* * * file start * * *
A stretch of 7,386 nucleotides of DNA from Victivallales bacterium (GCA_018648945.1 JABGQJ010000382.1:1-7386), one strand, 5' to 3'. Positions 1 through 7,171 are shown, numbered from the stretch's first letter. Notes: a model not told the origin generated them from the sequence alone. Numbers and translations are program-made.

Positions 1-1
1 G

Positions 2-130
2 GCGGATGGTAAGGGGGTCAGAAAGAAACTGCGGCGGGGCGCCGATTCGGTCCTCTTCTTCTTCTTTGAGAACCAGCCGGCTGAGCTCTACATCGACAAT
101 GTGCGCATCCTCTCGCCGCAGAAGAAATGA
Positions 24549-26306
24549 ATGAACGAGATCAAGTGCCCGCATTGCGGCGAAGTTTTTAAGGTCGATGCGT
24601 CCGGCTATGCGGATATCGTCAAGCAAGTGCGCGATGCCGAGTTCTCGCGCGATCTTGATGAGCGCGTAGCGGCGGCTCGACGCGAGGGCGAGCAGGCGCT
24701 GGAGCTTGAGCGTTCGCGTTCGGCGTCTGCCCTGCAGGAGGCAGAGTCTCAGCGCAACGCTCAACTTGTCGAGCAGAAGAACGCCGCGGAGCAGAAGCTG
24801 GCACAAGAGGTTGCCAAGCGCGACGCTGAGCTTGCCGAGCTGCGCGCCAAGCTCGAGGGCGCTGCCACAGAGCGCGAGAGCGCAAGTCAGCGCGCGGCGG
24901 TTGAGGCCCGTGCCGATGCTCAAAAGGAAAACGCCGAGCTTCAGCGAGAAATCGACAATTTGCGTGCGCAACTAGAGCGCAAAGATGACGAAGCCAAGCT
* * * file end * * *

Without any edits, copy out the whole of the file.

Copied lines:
A stretch of 7,386 nucleotides of DNA from Victivallales bacterium (GCA_018648945.1 JABGQJ010000382.1:1-7386), one strand, 5' to 3'. Positions 1 through 7,171 are shown, numbered from the stretch's first letter. Notes: a model not told the origin generated them from the sequence alone. Numbers and translations are program-made.

Positions 1-1
1 G

Positions 2-130
2 GCGGATGGTAAGGGGGTCAGAAAGAAACTGCGGCGGGGCGCCGATTCGGTCCTCTTCTTCTTCTTTGAGAACCAGCCGGCTGAGCTCTACATCGACAAT
101 GTGCGCATCCTCTCGCCGCAGAAGAAATGA
Positions 24549-26306
24549 ATGAACGAGATCAAGTGCCCGCATTGCGGCGAAGTTTTTAAGGTCGATGCGT
24601 CCGGCTATGCGGATATCGTCAAGCAAGTGCGCGATGCCGAGTTCTCGCGCGATCTTGATGAGCGCGTAGCGGCGGCTCGACGCGAGGGCGAGCAGGCGCT
24701 GGAGCTTGAGCGTTCGCGTTCGGCGTCTGCCCTGCAGGAGGCAGAGTCTCAGCGCAACGCTCAACTTGTCGAGCAGAAGAACGCCGCGGAGCAGAAGCTG
24801 GCACAAGAGGTTGCCAAGCGCGACGCTGAGCTTGCCGAGCTGCGCGCCAAGCTCGAGGGCGCTGCCACAGAGCGCGAGAGCGCAAGTCAGCGCGCGGCGG
24901 TTGAGGCCCGTGCCGATGCTCAAAAGGAAAACGCCGAGCTTCAGCGAGAAATCGACAATTTGCGTGCGCAACTAGAGCGCAAAGATGACGAAGCCAAGCT